On the last day of trading before the long Easter weekend, investors hunting for golden eggs found two in the personal goods sector, while the oil services sector was stunk out by one rotten egg.
London markets were lifted by a real mix of sectors on Tuesday as various European markets notched up fresh six-month highs.
Markets were mixed on Monday with miners in the mire but mobile telecoms marching higher.
Oil stocks retreated to drag the London equity indices under the waterline on Tuesday, while defensive sectors such as health care, life insurance and telecoms provided a little buoyancy.
Oil stocks led the way on Monday, but London equity markets were largely flattened off by other factors.
Industrial metals, miners and oil stocks were the driving force on Friday, amid upbeat reports on US-China trade talks, while telecoms and utilities were lower.
Financial services, including banks and life insurers, and oil companies led the gains on Wednesday, while tobacco stocks fell.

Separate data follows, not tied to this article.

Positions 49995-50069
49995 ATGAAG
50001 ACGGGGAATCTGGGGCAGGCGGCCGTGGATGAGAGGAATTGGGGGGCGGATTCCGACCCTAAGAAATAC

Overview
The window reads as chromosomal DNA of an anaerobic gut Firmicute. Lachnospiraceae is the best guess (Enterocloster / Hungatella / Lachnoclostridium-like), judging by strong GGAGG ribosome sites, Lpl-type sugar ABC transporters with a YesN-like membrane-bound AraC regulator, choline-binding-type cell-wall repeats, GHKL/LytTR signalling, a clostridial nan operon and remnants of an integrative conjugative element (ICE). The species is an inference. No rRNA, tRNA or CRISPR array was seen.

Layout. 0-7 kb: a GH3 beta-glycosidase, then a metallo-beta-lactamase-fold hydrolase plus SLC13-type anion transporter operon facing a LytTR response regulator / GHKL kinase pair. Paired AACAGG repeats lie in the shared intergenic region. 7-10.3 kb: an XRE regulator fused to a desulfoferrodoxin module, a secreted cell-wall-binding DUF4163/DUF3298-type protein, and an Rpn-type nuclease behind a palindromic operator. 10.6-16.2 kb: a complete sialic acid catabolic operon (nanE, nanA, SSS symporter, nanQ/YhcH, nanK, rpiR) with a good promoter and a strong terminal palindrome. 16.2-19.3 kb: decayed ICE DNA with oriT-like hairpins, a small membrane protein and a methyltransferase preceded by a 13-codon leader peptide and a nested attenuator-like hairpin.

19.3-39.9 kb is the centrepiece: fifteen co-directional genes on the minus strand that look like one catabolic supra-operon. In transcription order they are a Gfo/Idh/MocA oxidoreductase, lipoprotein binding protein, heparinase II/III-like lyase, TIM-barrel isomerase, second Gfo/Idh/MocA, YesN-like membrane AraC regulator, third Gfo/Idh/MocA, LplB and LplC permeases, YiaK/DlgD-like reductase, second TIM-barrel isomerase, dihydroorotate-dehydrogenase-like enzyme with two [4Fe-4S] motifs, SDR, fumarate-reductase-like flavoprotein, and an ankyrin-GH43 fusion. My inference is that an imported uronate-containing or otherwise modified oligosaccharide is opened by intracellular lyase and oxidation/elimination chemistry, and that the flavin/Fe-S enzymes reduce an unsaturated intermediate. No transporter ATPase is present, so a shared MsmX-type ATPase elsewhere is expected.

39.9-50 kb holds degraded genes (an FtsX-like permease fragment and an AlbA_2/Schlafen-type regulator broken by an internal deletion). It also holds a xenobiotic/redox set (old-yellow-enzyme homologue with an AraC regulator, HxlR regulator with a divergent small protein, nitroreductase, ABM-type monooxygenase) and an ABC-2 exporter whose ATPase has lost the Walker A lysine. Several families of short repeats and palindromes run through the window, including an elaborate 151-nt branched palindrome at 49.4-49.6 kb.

For most of the day only two or three sector were in the red as investors decided it was a day for buying, with most hay being made in the electricity, life insurance and banking sectors.
Miners, electronics and industrial engineers blazed the trail higher on Monday, while utilities and defensives were left behind.
Tobacco and pharmaceuticals, two sectors often seen as safer havens in times of stock market stress, led the way on Thursday, while utilities were being sold off due to political concerns.
Health care, beverages and utilities led on the downside as the FTSE 100 dipped into the red on Wednesday, while aerospace, banks, telecoms and life insurance were higher.
Retailers and housebuilders were both higher on Tuesday, but were outperformed by food producers.
All of London's sectors were in the red on Friday, led by oil-related stocks and industrial engineers.
Metals and miners fuelled the gains on Thursday, while electronic engineers, housebuilders and banks were notably in the red.
Metals and miners fuelled the gains on Thursday, while electronic engineers, real estate and banks were notably in the red.
Paper and packaging companies, industrials and the supermarket sector were on the front foot on Tuesday.
Resources companies and grocers were providing fuel for the FTSE 100 on Monday, though the mid-cap index was running on empty, led by auto industry and industrial engineers.